Knowledge management as a full-grown discipline: A framework for a universal approach to knowledge management

  • G. J. van der Pijl
  • W. H. P. van Boven


In the contemporary literature on organization and business economics there is an increasing focus on the role of knowledge in organizations. Following on from the industrial revolution and the production revolution a third transformation in the economy is at this moment taking place, i. e. the management revolution (Drucker P.F., 1993). In the management revolution knowledge has become the primary production factor instead of just one of a number of factors. In the knowledge economy, the value of an organization is no longer derived from things, but from knowledge, know-how, intellectual assets and competencies to be found in individual staff members (Hamel G. and Prahalad C.K., 1996). Apart from efficiency, quality and flexibility organizations also need to concentrate on innovation. Innovation requires learning and this is why organizations must be able to retain the experiences gained as ‘knowledge’. A need arises for the ‘learning organization’ (Senge P.M., 1990). Individual staff members can learn by improving and renewing (Argyris C., 1992). This does not yet result in organizational learning, however. For the purpose of learning at the organizational level, (Nonaka & Takeuchi H., 1995). In the Knowledge creation model implicit knowledge is made explicit whereby the knowledge is more easily shared.


Knowledge Management Knowledge Source Actual Knowledge Strategic Management Journal Universal Approach 
These keywords were added by machine and not by the authors. This process is experimental and the keywords may be updated as the learning algorithm improves.


Unable to display preview. Download preview PDF.

Unable to display preview. Download preview PDF.


  1. Anthony R.N. (1965), Planning & control systems: A framework for analysis. Harvard University Press. Argyris C. (1992), On Organizational Learning. Blackwell Publishers, Oxford.Google Scholar
  2. Badaracco J. (1991), The knowledge links: how firms compete through strategic alliances. Harvard Business School Press, Boston.Google Scholar
  3. Boersma S.K.Th. (1995), Kennismanagement: een creatieve onderneming. Groningen.Google Scholar
  4. Davenport T.H. (1996), Some principles of knowledge management, Internet.Google Scholar
  5. Drucker P.F. (1993), The Post-Capitalist Society, HarperCollins Publishers, New York.Google Scholar
  6. Hamel G. en Prahalad C.K. (1991), Corporate imagination an expeditionary marketing, Harvard Business Review.Google Scholar
  7. Hamel G. en Prahalad C.K. (1996), Competing in the new economy: managing out of bounds, Strategic Management Journal.Google Scholar
  8. Hayek F.A. (1945), The use of knowledge in society. The American Economic Review.Google Scholar
  9. Hedlund G. (1994), A model of knowledge management and the n-form cooperation, Strategic Management Journal.Google Scholar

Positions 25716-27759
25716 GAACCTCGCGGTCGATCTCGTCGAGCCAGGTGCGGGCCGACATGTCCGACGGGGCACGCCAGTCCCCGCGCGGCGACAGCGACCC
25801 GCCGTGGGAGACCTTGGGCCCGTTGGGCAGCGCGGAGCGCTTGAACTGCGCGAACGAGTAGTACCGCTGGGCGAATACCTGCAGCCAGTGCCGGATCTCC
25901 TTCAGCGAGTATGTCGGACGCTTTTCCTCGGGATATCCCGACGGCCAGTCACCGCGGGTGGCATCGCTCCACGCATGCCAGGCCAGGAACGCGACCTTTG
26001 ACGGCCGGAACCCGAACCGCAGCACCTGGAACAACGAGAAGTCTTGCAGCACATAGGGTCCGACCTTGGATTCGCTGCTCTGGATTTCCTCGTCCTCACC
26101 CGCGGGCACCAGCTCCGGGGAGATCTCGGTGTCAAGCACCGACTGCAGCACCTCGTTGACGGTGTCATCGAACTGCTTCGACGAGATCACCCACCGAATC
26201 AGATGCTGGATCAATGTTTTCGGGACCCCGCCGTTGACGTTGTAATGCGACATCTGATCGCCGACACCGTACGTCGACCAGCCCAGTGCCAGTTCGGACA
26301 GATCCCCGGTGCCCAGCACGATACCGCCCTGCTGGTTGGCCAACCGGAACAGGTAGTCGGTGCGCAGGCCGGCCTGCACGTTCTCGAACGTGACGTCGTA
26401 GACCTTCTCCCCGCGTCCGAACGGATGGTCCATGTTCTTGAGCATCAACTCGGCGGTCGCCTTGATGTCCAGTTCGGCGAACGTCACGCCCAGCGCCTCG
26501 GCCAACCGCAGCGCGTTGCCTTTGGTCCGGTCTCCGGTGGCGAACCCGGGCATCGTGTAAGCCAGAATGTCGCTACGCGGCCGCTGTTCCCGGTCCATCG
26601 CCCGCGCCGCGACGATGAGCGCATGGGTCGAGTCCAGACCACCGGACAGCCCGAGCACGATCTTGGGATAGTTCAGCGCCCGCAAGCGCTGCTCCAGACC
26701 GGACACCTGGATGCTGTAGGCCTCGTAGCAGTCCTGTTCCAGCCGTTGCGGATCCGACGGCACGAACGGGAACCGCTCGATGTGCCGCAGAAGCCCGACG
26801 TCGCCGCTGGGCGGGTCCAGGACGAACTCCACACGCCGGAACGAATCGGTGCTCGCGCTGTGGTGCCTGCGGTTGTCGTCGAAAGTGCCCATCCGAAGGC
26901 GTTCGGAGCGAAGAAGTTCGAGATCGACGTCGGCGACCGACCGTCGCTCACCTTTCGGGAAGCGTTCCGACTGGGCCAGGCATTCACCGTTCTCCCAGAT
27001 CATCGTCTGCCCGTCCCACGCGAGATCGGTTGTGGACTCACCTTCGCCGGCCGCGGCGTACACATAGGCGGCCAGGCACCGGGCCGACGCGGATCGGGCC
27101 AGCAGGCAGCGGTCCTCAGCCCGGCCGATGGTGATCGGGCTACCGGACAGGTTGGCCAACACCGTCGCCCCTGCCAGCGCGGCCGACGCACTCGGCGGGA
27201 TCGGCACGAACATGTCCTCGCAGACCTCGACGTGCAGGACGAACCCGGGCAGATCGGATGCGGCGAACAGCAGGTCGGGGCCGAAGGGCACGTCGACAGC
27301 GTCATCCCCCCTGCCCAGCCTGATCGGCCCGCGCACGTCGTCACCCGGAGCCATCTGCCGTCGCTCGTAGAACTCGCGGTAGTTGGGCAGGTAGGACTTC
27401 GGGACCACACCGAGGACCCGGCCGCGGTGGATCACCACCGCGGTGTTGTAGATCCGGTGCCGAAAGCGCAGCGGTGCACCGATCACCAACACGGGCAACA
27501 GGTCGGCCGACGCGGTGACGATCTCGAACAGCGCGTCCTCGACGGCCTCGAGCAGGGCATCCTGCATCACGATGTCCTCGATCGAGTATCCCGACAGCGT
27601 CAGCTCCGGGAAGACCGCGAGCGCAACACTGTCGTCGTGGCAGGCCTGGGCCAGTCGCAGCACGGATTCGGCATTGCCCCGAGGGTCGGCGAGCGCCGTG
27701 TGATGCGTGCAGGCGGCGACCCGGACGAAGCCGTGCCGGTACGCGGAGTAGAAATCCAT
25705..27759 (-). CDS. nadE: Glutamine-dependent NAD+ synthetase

10. Jensen M.C. en Meekling W.H. (1995), Specific en general knowledge, and organizational structure, Journal of Applied Corporate Finance.Google Scholar
  11. Jorna R.J. en Simons J.L. (1992), Kennis in organisaties: Toepassing en theorie van kennissvstemen, Coutinho B.V., Muiderberg.Google Scholar
  12. Murray P.C. (1996), New language for new leverage: The terminology of knowledge management, Internet.Google Scholar
  13. Nonaka I. en Takeuchi H. (1995), The knowledge-creating company: How Japanese companies create the dynamics of innovation, Oxford University Press, Oxford.Google Scholar
  14. Polanyi M. (1962), Personal knowledge: Towards a post-critical philosophy, Chicago.Google Scholar
  15. Sadler P. en Milmer K. (1993), The talent-intensive organization, The Economist.Google Scholar
  16. Senge P.M. (1990), The fifth discipline: The art & practice of the learning organization, Doubleday, London.Google Scholar
  17. Spender J.C. (1996), Making knowledge the basis of a dynamic theory of the firm, Strategic Management Journal.Google Scholar
  18. Sprenger C.C. (1995), Vier competenties van de lerende organisatie, Berenschot Fundatie/Delwel Uitegevrij B.V., ‘s-Gravenhage’.Google Scholar
  19. Stein E.W. (1995), Organizational memory: review of concepts and recommendations for management, International Journal of Information Management.Google Scholar
  20. Szulanski G. (1996), Exploring internal stickiness: impediments to the transfer of best practice within the firm, Strategic Management Journal.Google Scholar
  21. Tsoukas H. (1996), The firm as a distributed knowledge system: a constructionist approach, Strategic Management Journal.Google Scholar
  22. Wiig K.M. (1993), Knowledge management foundations: thinking about thinking: How people and organizations create, represent and use knowledge, Schema Press, Arlington.Google Scholar
  23. Wiig K.M. (1994), Knowledge management: The central focus for intelligent-acting organizations, Schema Press, Arlington.Google Scholar
  24. Wiig K.M. (1995), Knowledge management methods: Practical approaches to managing knowledge, Schema Press, Arlington.Google Scholar

Copyright information

© Springer-Verlag/Wien 1998

Authors and Affiliations

  • G. J. van der Pijl
    • 1
  • W. H. P. van Boven
    • 2
  1. 1.Tilburg UniversityThe Netherlands
  2. 2.KPMG EDP AuditorsThe Netherlands

Personalised recommendations